Saturday, August 21, 2010

420 Characters/Miniature Stories of Lou Beach

Ever since I laid eyes on acclaimed illustrator and artist Lou Beach's virtual book 420 Characters, I've been taxed with trying to put into words how much I love this book. I first met Lou back in the late 70s when I was an Assistant Art Director at New West magazine. Lou's illustrations are original, very smart and reek of a wicked sense of dark humor. I decided to turn to my dear friend Michael Kellner, a brilliant book designer and artist, to write a guest review of 420 Characters for Design Nomad. Michael is the most well-read and literate person I know, so I thought it was a perfect time to defer to a master of words for his take on the book. Thank you Michael for this thoughtful post!

Lou Beach's online story collection, 420 Characters, is so elegantly conceived and realized as to delight or assuage anyone afflicted with terminal bibliomania. From front cover to back, this simulacrum of a late-19th century octavo--red boards, a small gold-leaf embossed design, the epitome of that condition booksellers generously quote as 'shows some shelf-wear'—collects the famed collage artist's impressive march on the written word. Each story, as we're informed in an Author's Note, is composed of 420 characters, including word spaces and punctuation, and first posted on a social networking site.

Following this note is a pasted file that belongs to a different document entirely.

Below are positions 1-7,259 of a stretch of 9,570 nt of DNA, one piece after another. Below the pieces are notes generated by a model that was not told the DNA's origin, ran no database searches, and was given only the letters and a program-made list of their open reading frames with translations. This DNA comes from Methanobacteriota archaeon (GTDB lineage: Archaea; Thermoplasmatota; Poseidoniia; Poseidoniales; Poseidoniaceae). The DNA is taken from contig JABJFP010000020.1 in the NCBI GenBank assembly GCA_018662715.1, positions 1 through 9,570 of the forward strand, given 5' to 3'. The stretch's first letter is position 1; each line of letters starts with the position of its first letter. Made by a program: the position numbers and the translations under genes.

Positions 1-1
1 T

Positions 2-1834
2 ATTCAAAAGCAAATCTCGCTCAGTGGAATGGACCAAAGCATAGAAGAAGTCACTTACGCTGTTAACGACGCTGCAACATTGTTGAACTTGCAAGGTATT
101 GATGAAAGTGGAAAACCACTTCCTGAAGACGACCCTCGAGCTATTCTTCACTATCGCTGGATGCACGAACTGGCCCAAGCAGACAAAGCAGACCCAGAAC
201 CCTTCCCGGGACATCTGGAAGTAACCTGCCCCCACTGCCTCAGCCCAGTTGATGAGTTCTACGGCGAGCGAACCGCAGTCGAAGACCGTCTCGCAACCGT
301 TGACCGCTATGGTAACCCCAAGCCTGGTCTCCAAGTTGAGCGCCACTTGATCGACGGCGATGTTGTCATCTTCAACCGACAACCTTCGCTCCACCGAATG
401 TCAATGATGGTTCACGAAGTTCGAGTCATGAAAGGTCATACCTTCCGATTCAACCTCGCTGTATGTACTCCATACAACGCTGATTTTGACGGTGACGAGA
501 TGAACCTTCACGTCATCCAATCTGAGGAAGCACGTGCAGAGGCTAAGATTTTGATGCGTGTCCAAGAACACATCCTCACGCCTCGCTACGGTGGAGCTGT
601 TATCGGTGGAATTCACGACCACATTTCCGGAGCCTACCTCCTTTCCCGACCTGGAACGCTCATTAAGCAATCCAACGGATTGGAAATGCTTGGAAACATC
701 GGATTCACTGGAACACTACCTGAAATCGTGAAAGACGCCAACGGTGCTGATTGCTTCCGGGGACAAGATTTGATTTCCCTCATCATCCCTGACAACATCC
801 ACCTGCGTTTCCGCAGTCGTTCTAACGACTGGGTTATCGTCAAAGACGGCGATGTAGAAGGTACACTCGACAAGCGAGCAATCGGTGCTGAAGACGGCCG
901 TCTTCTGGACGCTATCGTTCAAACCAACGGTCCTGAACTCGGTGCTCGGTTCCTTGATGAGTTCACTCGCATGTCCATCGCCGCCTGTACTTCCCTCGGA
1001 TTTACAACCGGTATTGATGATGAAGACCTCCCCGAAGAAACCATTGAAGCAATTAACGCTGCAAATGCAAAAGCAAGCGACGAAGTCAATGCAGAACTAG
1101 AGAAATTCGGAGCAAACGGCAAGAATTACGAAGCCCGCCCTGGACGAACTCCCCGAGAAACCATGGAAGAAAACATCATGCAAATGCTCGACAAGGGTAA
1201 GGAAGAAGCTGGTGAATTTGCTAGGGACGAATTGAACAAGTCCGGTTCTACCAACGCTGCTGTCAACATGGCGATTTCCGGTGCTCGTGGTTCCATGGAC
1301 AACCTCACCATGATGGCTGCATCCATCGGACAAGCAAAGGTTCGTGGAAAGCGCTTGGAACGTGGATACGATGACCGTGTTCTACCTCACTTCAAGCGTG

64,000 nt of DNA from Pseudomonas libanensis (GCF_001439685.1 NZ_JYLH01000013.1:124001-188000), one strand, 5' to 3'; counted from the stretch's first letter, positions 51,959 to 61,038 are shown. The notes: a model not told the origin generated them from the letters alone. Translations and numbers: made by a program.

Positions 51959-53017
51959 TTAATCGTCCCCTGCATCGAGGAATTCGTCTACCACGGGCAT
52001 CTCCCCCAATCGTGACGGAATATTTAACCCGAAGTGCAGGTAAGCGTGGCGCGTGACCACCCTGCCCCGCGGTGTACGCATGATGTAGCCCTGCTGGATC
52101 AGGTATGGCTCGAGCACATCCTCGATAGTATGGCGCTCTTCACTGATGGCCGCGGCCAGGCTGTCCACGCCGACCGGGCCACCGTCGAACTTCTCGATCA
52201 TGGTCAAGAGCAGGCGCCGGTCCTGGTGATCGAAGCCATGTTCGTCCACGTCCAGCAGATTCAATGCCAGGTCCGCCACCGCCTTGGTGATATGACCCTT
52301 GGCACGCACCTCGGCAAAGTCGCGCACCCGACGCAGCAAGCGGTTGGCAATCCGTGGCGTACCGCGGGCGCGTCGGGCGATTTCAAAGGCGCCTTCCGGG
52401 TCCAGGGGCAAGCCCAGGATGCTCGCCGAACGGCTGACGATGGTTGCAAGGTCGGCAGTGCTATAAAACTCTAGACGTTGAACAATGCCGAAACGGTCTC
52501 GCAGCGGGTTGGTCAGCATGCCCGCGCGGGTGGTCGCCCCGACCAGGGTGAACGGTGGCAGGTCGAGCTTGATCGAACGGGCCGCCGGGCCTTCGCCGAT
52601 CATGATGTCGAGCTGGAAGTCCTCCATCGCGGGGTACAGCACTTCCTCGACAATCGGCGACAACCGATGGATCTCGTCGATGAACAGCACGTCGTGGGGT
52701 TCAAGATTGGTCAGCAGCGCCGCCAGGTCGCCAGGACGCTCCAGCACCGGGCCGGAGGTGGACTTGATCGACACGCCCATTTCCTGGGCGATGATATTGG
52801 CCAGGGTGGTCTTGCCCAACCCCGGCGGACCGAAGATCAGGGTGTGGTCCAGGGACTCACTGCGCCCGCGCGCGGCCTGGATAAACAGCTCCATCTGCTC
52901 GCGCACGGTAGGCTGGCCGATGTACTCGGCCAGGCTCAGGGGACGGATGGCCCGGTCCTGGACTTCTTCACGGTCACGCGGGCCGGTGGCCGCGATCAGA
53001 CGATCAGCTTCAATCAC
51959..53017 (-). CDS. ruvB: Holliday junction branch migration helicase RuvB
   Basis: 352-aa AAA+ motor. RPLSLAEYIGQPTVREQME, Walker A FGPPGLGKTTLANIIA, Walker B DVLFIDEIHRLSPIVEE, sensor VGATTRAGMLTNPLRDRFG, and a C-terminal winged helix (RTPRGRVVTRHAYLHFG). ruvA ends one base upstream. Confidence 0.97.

As one navigates through the book, the Title Page makes clever use of an early incarnation of publisher Little, Brown's colophon (L.B. now equals Lou Beach) while the stories that follow deliver the narrative goods with commensurate aplomb. Concise, varied, and evocative, Beach's stories are finely crafted miniatures worthy of an expanding readership. The site includes 16 embedded audio excerpts read by actors Jeff Bridges, Ian McShane, and Dave Alvin.

The whole farking thing is brilliant if you ask me, but you don't have to. Authors and artists from Jonathan Lethem to Gary Panter and Terry Gilliam have eagerly enlisted to say as much on the End Credits page. To be coveted, not missed. — Michael Kellner

No comments: